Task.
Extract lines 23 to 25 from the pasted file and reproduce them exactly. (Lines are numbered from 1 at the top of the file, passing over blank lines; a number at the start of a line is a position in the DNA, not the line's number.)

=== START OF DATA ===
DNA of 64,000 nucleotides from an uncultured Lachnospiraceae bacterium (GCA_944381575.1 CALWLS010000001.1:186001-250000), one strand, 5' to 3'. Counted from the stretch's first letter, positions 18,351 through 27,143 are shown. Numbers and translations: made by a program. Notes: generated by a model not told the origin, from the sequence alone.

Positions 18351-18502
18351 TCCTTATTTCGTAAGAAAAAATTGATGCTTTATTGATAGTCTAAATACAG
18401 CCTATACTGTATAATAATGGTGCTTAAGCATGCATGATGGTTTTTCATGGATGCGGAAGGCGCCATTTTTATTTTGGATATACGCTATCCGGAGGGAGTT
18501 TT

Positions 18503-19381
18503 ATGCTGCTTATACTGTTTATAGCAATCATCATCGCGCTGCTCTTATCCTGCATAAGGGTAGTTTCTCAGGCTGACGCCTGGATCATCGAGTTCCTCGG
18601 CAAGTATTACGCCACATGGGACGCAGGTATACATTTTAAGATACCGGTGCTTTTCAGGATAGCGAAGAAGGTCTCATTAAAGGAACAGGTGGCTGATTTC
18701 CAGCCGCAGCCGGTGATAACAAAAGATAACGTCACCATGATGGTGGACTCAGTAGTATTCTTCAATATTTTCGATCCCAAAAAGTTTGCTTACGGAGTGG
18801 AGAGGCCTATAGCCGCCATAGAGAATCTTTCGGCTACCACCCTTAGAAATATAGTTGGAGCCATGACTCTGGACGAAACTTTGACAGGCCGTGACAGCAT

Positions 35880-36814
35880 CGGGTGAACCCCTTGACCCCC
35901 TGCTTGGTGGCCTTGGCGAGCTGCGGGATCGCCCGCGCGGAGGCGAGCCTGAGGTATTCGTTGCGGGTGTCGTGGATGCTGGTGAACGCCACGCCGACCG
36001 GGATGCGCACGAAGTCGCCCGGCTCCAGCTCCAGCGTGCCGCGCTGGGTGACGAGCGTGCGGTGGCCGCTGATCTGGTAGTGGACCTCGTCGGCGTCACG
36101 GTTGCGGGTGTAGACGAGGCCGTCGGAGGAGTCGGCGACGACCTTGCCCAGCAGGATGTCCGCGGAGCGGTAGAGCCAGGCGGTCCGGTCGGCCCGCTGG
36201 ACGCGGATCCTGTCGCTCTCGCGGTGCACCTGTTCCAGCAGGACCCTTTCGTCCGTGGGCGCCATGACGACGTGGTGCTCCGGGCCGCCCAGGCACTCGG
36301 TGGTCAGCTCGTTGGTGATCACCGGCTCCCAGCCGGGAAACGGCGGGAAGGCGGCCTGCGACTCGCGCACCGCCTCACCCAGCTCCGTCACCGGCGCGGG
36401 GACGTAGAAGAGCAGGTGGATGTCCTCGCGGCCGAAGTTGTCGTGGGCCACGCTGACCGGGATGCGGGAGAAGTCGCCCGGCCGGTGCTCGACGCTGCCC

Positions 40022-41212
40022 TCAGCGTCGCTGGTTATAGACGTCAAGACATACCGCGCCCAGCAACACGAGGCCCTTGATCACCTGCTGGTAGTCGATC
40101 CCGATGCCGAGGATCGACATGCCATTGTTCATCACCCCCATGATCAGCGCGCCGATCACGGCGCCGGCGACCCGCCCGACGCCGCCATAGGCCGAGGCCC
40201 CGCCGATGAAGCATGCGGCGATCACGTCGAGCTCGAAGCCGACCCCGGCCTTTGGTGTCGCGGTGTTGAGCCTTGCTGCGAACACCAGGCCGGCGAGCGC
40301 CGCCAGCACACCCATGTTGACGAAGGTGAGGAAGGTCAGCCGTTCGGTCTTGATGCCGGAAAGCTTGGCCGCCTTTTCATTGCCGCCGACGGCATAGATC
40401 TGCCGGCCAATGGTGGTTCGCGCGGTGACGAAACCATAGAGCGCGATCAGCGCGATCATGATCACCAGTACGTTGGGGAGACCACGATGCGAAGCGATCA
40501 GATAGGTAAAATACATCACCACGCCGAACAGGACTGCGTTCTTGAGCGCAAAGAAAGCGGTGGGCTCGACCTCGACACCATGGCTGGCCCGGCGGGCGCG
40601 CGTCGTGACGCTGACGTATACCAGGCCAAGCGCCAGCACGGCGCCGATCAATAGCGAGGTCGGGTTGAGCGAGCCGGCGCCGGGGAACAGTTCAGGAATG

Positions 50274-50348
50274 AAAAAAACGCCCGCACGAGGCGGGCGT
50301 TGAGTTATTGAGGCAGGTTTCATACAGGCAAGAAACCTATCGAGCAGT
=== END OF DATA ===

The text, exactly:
40301 CGCCAGCACACCCATGTTGACGAAGGTGAGGAAGGTCAGCCGTTCGGTCTTGATGCCGGAAAGCTTGGCCGCCTTTTCATTGCCGCCGACGGCATAGATC
40401 TGCCGGCCAATGGTGGTTCGCGCGGTGACGAAACCATAGAGCGCGATCAGCGCGATCATGATCACCAGTACGTTGGGGAGACCACGATGCGAAGCGATCA
40501 GATAGGTAAAATACATCACCACGCCGAACAGGACTGCGTTCTTGAGCGCAAAGAAAGCGGTGGGCTCGACCTCGACACCATGGCTGGCCCGGCGGGCGCG